3. Reset Focus Stacking / Focus Shift to Its Initial Position (Critical)
While it is great to see the focus stacking capability on the Nikon Z7 (which Nikon decided to call “focus shift”), it does have two main issues that make it difficult and not particularly practical to work with. The first issue has to do with focus position staying in its last state after shooting the stack is complete. This means that once you shoot a single stack, you have to go back and re-focus on the closest subject again and again, each time you want to re-initiate focus stacking.
The solution to the problem is to have the camera return to its initial focus position once the stack is complete. If this is done, it will make the process of focus stacking so much easier!
4. Improve Focus Step Width in Focus Shift (Critical)
By default, the Nikon Z7 a total of 10 focus step width positions, ranging from 1 (Narrow) to 10 (Wide), as can be seen below:
Unfortunately, even the most narrow position of 1 is simply too wide for doing very fine-tuned focus stacking, such as when shooting at extreme close-up / macro distances. The solution is to expand the number of total focus step width positions to something like 20 or 30, so that the focus position can be changed very slightly in-between. Alternatively, Nikon could make the value 1 equal to the minimum focus step, while 10 is the largest.
5. Switch to Magnified View When Manually Focusing (Critical)
When switched to manual focusing, the camera should have a “Focus Assist” feature, where it can automatically switch to zoomed in view as soon as the focus ring starts turning, whether shooting in EVF or the LCD of the camera. Having this feature is very useful, whether one shoots landscapes or portraits, as it allows the end user to quickly view the subject at 100% zoom and see if it is in focus. The focus assist feature should have a timeout period that can be defined within the camera menu. Once a picture is taken, the camera should jump out of the 100% view back to full live preview.
As of today, one has to either press the zoom in button on the back of the camera multiple times, or program one of the buttons on the camera to instantly zoom in 100%. It should be assumed that if one is using manual focus, some sort of focus assisting is required.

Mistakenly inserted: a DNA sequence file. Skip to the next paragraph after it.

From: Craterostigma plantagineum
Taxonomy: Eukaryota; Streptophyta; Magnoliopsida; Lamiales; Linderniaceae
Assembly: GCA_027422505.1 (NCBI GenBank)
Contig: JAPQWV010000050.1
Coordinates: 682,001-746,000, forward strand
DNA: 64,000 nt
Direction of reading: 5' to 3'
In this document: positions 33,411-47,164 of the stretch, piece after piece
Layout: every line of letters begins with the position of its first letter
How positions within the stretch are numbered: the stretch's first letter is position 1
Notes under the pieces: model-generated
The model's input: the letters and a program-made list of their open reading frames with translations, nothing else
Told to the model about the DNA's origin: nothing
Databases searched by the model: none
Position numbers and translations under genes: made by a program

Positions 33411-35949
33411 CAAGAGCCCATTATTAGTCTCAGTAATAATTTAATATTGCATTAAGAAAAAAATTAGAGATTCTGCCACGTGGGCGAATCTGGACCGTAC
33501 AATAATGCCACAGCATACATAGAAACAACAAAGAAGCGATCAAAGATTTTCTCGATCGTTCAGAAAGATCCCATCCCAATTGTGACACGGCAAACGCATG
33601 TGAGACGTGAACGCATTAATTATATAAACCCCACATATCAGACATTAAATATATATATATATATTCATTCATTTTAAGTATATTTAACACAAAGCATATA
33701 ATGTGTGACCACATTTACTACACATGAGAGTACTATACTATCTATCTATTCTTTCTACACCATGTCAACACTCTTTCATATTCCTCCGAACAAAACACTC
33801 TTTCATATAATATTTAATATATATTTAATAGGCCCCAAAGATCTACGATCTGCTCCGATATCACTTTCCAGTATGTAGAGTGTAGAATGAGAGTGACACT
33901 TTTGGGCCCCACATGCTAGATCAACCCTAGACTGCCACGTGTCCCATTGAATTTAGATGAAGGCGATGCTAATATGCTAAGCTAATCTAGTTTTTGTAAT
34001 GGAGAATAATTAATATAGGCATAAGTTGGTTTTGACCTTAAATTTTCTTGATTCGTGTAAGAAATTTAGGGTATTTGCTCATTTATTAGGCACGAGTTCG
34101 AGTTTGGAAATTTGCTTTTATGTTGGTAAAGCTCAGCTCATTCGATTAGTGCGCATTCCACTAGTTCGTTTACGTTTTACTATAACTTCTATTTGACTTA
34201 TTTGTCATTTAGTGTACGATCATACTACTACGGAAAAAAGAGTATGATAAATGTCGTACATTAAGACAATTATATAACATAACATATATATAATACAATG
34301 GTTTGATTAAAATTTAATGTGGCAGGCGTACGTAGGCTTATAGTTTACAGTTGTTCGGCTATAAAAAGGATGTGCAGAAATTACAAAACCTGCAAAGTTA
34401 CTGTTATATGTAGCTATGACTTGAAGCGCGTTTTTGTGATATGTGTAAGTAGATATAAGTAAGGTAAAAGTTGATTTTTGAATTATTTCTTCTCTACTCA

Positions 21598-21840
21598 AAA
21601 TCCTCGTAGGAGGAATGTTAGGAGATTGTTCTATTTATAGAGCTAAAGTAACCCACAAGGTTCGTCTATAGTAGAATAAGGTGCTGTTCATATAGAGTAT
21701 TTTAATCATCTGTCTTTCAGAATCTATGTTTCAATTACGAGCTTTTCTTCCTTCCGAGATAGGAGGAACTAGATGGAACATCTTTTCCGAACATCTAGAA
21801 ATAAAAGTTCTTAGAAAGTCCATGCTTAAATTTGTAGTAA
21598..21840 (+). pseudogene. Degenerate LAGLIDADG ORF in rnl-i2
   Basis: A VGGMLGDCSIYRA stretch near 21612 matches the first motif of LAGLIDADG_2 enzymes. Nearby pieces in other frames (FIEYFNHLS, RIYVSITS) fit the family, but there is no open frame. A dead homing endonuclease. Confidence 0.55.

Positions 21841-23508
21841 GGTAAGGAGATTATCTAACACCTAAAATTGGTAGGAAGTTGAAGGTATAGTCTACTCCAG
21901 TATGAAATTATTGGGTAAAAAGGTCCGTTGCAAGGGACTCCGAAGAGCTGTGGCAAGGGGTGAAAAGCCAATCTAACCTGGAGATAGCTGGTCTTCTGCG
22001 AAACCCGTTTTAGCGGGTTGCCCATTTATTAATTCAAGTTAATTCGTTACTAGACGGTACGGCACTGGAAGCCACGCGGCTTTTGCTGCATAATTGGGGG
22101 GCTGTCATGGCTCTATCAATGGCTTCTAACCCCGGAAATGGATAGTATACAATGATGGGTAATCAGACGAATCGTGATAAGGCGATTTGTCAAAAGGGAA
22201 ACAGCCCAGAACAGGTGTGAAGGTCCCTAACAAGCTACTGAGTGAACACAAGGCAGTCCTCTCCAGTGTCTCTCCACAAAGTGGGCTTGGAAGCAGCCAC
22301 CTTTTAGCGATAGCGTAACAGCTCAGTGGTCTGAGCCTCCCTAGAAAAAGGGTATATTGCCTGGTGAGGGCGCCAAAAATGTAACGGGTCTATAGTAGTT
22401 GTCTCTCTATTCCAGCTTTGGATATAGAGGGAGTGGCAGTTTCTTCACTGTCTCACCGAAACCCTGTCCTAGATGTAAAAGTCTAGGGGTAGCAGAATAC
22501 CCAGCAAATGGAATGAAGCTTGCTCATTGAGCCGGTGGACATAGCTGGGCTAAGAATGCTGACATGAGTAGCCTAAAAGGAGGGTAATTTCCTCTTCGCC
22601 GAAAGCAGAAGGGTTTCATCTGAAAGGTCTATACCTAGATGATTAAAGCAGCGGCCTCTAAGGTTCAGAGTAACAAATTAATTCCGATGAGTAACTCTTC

6. Improve Continuous Autofocus Reliability (Critical)
If you have read our Z7 review, you can see that we weren’t particularly psyched about the continuous autofocus performance of the Nikon Z7. Our test was quite simple – to photograph a subject moving towards the camera. First, the person quickly walked straight at the camera, then we asked the person to move erratically towards the camera. In both cases, the camera’s autofocus system did not deliver the results we are used to seeing from a high-end Nikon camera no matter what mode we tried – there were more out of focus images than we expected to see (comparably, the Nikon D850 did a phenomenal job doing the same thing). In addition, we believe there are a few issues with the way AF is implemented on the Nikon Z7, so let’s go through some of them.
7. Allow Half-Press of Shutter Release To Start Tracking a Subject (Critical)
When shooting in continuous mode (AF-C) with Auto-area AF selected, the Nikon Z7 requires the end user to press the OK button to bring up the focus selection window, as shown below:
Once it comes up, it is possible to move it to the desired area that needs to be tracked, which the camera then locks on to. The OK button can then be pressed to reset the focus position, or perhaps lock on to another subject. This process is too painful to use in the field, as it requires an extra step before the subject can be effectively tracked. Instead of requiring a button press, it would be better if Nikon bypassed the requirement for the OK button and instead started immediately tracking the center area of the frame. This way, the subject can be placed right in the center, then half-pressing the shutter release or holding the AF-ON button starts tracking AF. With the subject actively tracked, the framing can be changed. If one does not desire the center area of the frame to be tracked, it should be possible to use the joystick to move the focus point to any part of the frame. Releasing the shutter button should stop tracking, and re-engaging the tracking should be done with the half-pressing and holding the shutter release button or pressing and holding the AF-ON button.
8. Fix Focus Confirmation in AF-C Mode (Critical)
When shooting in Single AF (AF-S) mode, once the camera focuses on the subject, the focus point changes to green, which indicates that the subject is in focus. If one switches to AF-C mode, the focus point always stays red. Nikon should fix this as soon as possible, so that focus confirmation works in both AF-S and AF-C modes.
9. Add Face Recognition to Other Modes (Critical)